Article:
The Power Law: Identifying Outliers
“We don’t live in a normal world; we live under a Power Law.” These are the words of Peter Thiel, PayPay founder and the first investor in Facebook. But what does this really mean, and how is it relevant to investing in venture capital?
What is the Power Law?
The Power Law is a phenomenon seen throughout life where the majority of the output in any given circumstance comes from the minority of the inputs. 80% of your sales may come from 20% of your clients, or conversely 20% of your wardrobe may be worn 80% of the time.
Searching for the big winners
Venture capital funds know that the majority of their returns will come from a minority of their investments. As such, every company which goes through a fund pipeline is assessed through the lens of whether it can be a “fund returner” (i.e. if a fund has £100m, can this one investment – whether £1m or £10m – return the £100m+ by itself).
Below is a typical example of the returns in a portfolio of 10 investments – There are five failures, and three return 1-2x money, whilst just two provide the majority of the returns. The losses are expected, as long as the risk-reward leads to the big winner.
Building a portfolio
The implication of the Power Law is that investing sporadically, into individual companies is unlikely to lead to success – and if it does, there is a good chance it is luck rather than skill. This is where professional fund managers (particularly the best and most experienced) have a distinct advantage over the individual investor. They have a set thesis and are mandated to build a portfolio – whether 5, 50 or 500 companies – and they have the team and tools in place to support this.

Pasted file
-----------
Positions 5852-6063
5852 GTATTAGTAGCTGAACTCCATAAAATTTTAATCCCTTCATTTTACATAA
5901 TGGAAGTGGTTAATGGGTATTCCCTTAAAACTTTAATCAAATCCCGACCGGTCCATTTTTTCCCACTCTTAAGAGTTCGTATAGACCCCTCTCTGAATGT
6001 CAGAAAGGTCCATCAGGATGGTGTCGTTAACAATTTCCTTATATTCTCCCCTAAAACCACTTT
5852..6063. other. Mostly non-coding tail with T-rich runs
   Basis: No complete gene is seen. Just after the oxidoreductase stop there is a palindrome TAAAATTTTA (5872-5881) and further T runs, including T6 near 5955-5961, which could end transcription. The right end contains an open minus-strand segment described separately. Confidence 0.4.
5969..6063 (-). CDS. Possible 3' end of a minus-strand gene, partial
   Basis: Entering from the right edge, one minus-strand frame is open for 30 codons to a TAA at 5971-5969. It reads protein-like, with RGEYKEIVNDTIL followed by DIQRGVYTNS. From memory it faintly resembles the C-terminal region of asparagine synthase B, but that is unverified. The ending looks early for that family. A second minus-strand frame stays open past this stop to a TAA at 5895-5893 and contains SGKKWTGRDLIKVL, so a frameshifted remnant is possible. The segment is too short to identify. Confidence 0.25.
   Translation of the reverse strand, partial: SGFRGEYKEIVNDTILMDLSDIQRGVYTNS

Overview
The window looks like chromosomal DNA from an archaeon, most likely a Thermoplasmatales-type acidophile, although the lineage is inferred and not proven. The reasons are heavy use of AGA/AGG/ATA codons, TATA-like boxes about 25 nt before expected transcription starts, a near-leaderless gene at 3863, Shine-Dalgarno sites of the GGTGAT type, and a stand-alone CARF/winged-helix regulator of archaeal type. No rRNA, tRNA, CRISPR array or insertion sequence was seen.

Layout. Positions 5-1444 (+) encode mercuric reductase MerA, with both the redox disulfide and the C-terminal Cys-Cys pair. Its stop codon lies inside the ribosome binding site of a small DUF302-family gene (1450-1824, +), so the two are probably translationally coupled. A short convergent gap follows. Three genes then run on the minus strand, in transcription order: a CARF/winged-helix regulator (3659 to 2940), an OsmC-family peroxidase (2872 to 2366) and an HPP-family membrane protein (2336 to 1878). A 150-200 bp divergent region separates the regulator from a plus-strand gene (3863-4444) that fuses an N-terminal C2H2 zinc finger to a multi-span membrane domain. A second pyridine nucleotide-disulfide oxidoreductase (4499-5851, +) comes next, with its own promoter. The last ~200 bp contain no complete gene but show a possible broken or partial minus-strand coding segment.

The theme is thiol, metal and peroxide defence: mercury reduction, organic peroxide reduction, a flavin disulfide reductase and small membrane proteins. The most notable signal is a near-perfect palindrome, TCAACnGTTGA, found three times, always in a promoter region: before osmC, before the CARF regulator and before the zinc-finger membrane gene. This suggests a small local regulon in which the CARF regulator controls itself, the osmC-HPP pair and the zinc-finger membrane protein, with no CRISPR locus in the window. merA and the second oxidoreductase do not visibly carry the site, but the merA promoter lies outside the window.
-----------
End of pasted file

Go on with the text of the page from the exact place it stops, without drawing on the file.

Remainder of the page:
It has been proven that building out a significant portfolio mitigates your risk of losing money. If you make 300 investments, you’re twice as likely to treble your money than if you invest in just five companies.
Why does this matter to you?
Investing in early stage businesses is hard.
To make outsized returns, some companies in your portfolio need to exit for upwards of £100m, £1bn or £10bn+, and there’s only a finite amount of companies that exit for those numbers.
If you’re an angel investor who sees 10-50 investment opportunities a year, the likelihood that one of these opportunities will exit for billions, while not impossible, is low.
Top-tier venture capital funds have the infrastructure, the network, the team, the resources and the time to make sure that they make the best, most well informed decisions, whilst seeing and assessing as much as the market as possible. Despite this, they still see the majority of their returns come from a small number of investments, with the rest falling by the wayside. But with these big winners come outsized returns overall.
Knowing this, if you’ve invested directly in a startup, don’t be shocked or upset if the startup doesn’t make you any returns – it also happens to the best.
If you’ve invested in a venture capital fund via Sprout, and you see an update that one of their companies has gone into administration, and not returned much or any money to the fund, that’s ok, it’s all part of the Power Law.